Back in early July, the heat was sweltering here in Baltimore. One Wednesday, around 5:30 p.m., I left my apartment in the central part of the city and walked to Bad Decisions, a bar near the water in Fell’s Point, to research a story about culinary cocktails. More cars than usual packed the streets, thanks to the U2 concert at the M&T Bank Stadium that night. The air was thick and unmoving and engulfing, the kind that leaves sweat stains on your clothes. (It certainly left a lovely mark on the front of my dress.)
When I arrived at the bar, John Reusing, the owner, made me four cocktails to sample for my story. (Get recipes for his bacon habanero mojito, pickletini, and smoky margarita here.) They all had a lingering heat, which I love. But what my overheated body really wanted, I learned, was Reusing’s rhubarb shrub.
Made with fruit, vinegar, sugar, and Seltzer, shrub is like a soda. In his handwritten menu book, Reusing wrote that the shrub’s popularity dates back to the 1700s in the U.S.; today, it is popular in Japan. I ordered a non-alcoholic shrub made with rhubarb, and it was sweet, tart, fizzy, and incredibly refreshing. I couldn’t wait to make a version at home.
A shrub can be made with any kind of fruit. Since I made mine a few weeks ago and since I loved Reusing’s version so much, I used rhubarb. I diced two stalks of rhubarb and heated them with apple cider vinegar until the liquid simmered.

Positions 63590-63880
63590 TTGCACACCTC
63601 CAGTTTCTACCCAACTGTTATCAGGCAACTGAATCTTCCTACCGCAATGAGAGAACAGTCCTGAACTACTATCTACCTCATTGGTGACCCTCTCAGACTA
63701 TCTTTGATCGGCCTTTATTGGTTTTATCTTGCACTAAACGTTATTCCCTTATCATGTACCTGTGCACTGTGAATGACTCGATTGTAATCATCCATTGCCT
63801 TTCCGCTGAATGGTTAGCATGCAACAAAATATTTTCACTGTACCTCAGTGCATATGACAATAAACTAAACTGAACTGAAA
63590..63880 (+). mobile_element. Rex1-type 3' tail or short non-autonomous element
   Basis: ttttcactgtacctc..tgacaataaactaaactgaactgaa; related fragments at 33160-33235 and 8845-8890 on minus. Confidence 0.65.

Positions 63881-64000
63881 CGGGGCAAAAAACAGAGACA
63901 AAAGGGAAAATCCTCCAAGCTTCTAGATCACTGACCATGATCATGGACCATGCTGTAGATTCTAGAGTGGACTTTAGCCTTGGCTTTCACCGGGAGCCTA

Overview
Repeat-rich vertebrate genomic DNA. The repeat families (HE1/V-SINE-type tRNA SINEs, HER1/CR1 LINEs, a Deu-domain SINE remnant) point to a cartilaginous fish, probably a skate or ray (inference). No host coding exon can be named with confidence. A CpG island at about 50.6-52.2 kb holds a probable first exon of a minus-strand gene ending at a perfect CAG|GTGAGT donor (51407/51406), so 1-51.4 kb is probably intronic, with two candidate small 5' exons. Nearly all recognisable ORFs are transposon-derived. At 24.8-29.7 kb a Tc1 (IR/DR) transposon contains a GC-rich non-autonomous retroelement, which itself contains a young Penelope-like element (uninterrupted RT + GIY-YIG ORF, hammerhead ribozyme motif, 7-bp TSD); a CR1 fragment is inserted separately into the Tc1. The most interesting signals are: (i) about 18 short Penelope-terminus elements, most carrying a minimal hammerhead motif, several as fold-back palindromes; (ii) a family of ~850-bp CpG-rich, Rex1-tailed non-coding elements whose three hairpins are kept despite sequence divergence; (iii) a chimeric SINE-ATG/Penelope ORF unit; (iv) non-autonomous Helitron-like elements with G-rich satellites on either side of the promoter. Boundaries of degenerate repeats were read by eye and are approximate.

Then I poured the heated rhubarb and vinegar in a long glass container, and let it sit in my refrigerator for three days. If you want to be transformed back to childhood, take a good sniff of the rhubarb when it’s done soaking. (You may not even have to lean down – the smell is that strong.) Doesn’t it remind you of dyeing Easter eggs, when your parents dropped those little colored pellets into cups full of vinegar?
When I was done sniffing the vinegar (which sounds wrong when I write it down, like sniffing markers), I strained the mixture to remove the rhubarb. Here’s the coolest part: If you touch the soaked rhubarb, it will turn to mush beneath your fingers. The vinegar completely breaks it down. It also makes the rhubarb unusable, so I threw it away and focused on my rhubarb-infused vinegar.
I poured the vinegar into my Dutch oven, added three-fourths cup of sugar, and heated the mixture until the sugar dissolved and the liquid reduced slightly. That’s it – this thin syrup is shrub.
I stored my rhubarb shrub in a glass container. I like to pour two tablespoons of the shrub into a tall drinking glass, then fill the glass with Seltzer. You may want to use more or less shrub, depending your tastes.
Here’s a recipe for rhubarb shrub. The vinegar flavor in my shrub was strong, so next time I’ll increase the amount of sugar to a full cup. I’m also curious to try replacing the rhubarb with peaches.
Have you ever had shrub or made homemade soda? Tell us about it!